Franklin Barbecue Bans Professional Spot-holders from Line

Franklin Barbecue bans line-holders

The Austin hot spot is known for its mile long lines

Franklin Barbecue is renowned for its legendary brisket and ribs. But the Austin hotspot is also known for its insanely long lines that can leave customers waiting for five hours or more.

The lines are so long that customers pay people up to $15 an hour to hold a spot for them on the line via services like Task Rabbit or Craigslist just so they can get a taste of Aaron Franklin’s legendary slow-cooked smoked meats.  Not only that, but some of these line holders invite other line holders to cut and together place massive orders.

The large orders and paid place holders have been taking their toll on the small business and earlier this summer, Franklin tweeted out a new policy that banned those who employ line waiting services

“Our policy for peeps who pay a line waiter - we don't allow 1 person to hold place for a group eating here. 1 person paid = 1 to-go order,” the pitmaster posted, urging people “to respect people who are waiting in line - violators to the policy get banned. @taskrabbit @CindyGautschi @AusMobConcierge @bbqfastpass.”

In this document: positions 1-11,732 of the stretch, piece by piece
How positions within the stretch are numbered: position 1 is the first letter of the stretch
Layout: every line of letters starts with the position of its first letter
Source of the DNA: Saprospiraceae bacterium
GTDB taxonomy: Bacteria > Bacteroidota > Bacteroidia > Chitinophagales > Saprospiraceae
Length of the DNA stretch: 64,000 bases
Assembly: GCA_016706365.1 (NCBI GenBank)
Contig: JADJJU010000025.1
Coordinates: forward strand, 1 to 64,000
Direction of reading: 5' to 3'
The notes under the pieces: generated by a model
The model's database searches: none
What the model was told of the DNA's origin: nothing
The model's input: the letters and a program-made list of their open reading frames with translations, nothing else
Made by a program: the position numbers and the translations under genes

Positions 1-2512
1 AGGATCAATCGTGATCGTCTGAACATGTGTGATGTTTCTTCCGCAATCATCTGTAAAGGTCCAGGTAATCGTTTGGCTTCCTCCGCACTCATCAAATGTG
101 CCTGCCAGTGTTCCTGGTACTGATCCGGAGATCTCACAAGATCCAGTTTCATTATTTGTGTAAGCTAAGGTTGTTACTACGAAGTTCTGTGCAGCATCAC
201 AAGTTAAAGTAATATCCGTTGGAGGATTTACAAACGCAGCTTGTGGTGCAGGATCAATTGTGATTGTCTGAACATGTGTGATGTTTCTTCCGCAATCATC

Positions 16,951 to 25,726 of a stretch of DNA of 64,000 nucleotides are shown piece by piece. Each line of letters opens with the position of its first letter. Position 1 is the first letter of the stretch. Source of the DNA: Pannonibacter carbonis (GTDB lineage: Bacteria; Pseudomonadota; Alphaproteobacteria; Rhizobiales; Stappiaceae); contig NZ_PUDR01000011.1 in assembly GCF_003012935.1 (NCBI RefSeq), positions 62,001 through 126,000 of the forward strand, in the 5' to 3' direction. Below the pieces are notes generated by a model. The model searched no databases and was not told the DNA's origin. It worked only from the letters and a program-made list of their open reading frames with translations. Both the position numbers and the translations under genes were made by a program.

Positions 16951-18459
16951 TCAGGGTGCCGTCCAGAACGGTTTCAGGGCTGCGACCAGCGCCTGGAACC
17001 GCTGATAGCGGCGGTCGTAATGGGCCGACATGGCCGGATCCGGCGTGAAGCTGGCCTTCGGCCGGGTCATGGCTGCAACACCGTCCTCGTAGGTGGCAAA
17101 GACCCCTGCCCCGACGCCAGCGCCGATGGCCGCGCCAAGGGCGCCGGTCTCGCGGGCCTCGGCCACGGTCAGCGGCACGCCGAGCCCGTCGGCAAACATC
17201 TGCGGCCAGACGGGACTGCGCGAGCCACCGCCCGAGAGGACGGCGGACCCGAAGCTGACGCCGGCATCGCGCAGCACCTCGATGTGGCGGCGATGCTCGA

But, line waiters didn't take the new policy seriously. On Sunday, Franklin told local blog Austin360 that the problem has continued and they will now devote more time to enforcing the limit on paid waiters.

“It has gotten out of hand, and we owe it to the rest of our faithful customers to not allow the distraction,” the Franklins said in a statement to Austin360. “As the amount of line holders has multiplied, the large orders have begun to bog down the line. We prefer to serve our customers in house, and not to have a second party representing our food and brand.”

Stacy Franklin said that it’s still okay for people to wait in line and have a friend join them later but to be conscious of big groups.

“We still want our regular customers to limit the amount of joiners they have,” Stacy Franklin said. “Our normal customers are very conscious of this, but line holders continue to push the limits of what is fair for others."

Over the summer, Desmond Roldan, an entrepreneurial-minded middle schooler in the Austin area, started his own premium Franklin line waiting service BBQFastPass for $50 a pop. He tweeted that he was sad about the company’s decision but said he would respect the Franklins’ wishes.

“I respect the decision and I'm grateful for the opportunity to make BBQ wishes come true,” Roldan Tweeted. reached out to Franklin Barbecue for further clarification on how the restaurant will be enforcing the policy in the future.